"Students and parents spend their lives trying to get into the best colleges possible, but pay little attention to how to succeed once they get there," said Loyola University New Orleans professor Peter Burns, Ph.D..
New Orleans, LA (PRWEB) August 22, 2012
Students and parents spend their lives trying to get into the best colleges possible, but pay little attention to how to succeed once they get there. After 12 years as a college professor of political science, I've found that students will succeed if they follow these basic steps:
1. Commit. Your number one priority for going to college is to learn. Too many students go to college for some reason other than learning. You can have the best four years of your life and still learn.
2. Go to every class. At the end of the semester, students who get below a B ask me how they got this particular grade. The first question I ask in return is, “how many classes did you miss?” They say I went to every class. Then, they will say they missed three or four classes. For a Tuesday-Thursday schedule, three or four classes equal two weeks. You’d get fired if you missed two weeks of work without a viable excuse.
3. Punch the time card. Treat college like it’s a full-time job. Spend 40 hours week on your classes and homework assignments. Don’t binge and purge. That is, you don’t need to study all night for your exams or to write papers if you prepare on a consistent basis.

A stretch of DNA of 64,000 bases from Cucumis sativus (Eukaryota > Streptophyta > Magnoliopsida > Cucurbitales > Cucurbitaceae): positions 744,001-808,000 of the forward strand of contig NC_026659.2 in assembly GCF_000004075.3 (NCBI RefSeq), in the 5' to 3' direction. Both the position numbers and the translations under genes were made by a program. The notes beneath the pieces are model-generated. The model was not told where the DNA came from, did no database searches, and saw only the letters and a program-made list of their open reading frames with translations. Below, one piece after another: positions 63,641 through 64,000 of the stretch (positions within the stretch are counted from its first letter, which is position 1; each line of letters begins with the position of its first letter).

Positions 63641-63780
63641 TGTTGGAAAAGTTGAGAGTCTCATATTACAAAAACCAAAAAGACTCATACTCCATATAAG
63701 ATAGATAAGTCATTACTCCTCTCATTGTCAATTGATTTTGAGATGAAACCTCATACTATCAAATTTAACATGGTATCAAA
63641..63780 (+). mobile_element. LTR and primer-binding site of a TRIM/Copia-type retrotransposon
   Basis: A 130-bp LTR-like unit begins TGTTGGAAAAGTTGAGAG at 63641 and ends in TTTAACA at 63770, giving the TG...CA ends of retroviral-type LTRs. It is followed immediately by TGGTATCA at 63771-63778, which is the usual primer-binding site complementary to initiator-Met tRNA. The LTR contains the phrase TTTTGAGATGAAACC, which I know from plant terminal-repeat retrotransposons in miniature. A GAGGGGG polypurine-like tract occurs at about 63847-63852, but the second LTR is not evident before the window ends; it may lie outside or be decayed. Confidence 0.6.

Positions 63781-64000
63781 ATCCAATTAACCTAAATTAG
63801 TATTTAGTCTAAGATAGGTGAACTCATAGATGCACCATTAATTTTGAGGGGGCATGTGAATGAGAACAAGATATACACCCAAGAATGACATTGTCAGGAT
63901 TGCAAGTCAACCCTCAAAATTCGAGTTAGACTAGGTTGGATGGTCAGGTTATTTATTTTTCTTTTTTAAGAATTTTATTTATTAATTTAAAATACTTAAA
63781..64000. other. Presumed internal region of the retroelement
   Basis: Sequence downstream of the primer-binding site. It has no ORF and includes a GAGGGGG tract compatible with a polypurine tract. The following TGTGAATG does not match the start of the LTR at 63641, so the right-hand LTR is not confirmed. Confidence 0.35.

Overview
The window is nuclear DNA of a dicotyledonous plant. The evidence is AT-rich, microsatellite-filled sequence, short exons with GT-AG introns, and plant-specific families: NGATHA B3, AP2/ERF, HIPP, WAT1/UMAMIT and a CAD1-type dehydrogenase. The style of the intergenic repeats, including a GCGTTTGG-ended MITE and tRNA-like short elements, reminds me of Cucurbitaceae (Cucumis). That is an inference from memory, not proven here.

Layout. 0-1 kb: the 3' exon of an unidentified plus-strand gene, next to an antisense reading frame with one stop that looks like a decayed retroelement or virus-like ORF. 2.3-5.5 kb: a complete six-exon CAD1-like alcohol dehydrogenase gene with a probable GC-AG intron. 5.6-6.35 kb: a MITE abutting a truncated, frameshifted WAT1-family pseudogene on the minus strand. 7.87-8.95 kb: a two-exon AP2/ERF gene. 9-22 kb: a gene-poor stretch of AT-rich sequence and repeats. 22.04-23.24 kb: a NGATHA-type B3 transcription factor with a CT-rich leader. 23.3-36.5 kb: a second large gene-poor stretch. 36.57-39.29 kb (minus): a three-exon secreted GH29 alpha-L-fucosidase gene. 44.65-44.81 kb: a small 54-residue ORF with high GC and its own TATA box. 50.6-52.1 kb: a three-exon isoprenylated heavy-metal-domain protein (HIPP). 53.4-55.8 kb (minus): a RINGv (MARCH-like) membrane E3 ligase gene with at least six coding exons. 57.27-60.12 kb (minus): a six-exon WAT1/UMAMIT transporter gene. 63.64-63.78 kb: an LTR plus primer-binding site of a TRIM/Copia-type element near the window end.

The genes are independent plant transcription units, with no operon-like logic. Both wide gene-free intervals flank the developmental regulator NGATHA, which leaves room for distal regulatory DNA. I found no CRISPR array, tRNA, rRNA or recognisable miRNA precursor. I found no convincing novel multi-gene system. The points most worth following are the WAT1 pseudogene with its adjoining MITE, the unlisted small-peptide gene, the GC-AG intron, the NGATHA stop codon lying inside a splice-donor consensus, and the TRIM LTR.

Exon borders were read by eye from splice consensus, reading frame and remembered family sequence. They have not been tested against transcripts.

4. Get ahead, stay ahead. To avoid getting avalanched by your assignments and college life, start studying on day one. The semester rolls on with or without you.
5. Know what’s coming. Students need to read their syllabi, which contain due dates, professors’ expectations, and other important information. After you get your syllabi, you should make a master calendar of your assignments and start on those tasks that are due first. You would be amazed by how many students have no clue about the dates of their exams or when their assignments are due.
6. Sit in front. The good grades tend to be in the front of the class because students who sit there are more likely to be engaged than those who are a mile away from the professor.
7. Write it down. Work hard during the lectures. Too many students stare at me while I lecture. Don’t rely on your memory. Instead, write down everything and copy your notes after class.
8. You’re not the President - turn it off. In class, turn off your cell phone and leave it in your book bag. Cellphones distract. You can wait 50 minutes or an hour and 15 minutes to find out how your friends are doing.
9. Go old school. Leave the laptop computer in your room. The new craze seems to be that students want to use their laptops to take notes. They claim that they can type faster than they can write. While this is probably true, the laptop computer as a notetaker presents too many distractions. Emails and solitaire pull students’ attention from the lecture. They turn students into zombies.
10. Do the right thing. Behave in class. Don’t argue with your professor or other students.
Good luck and have a great year!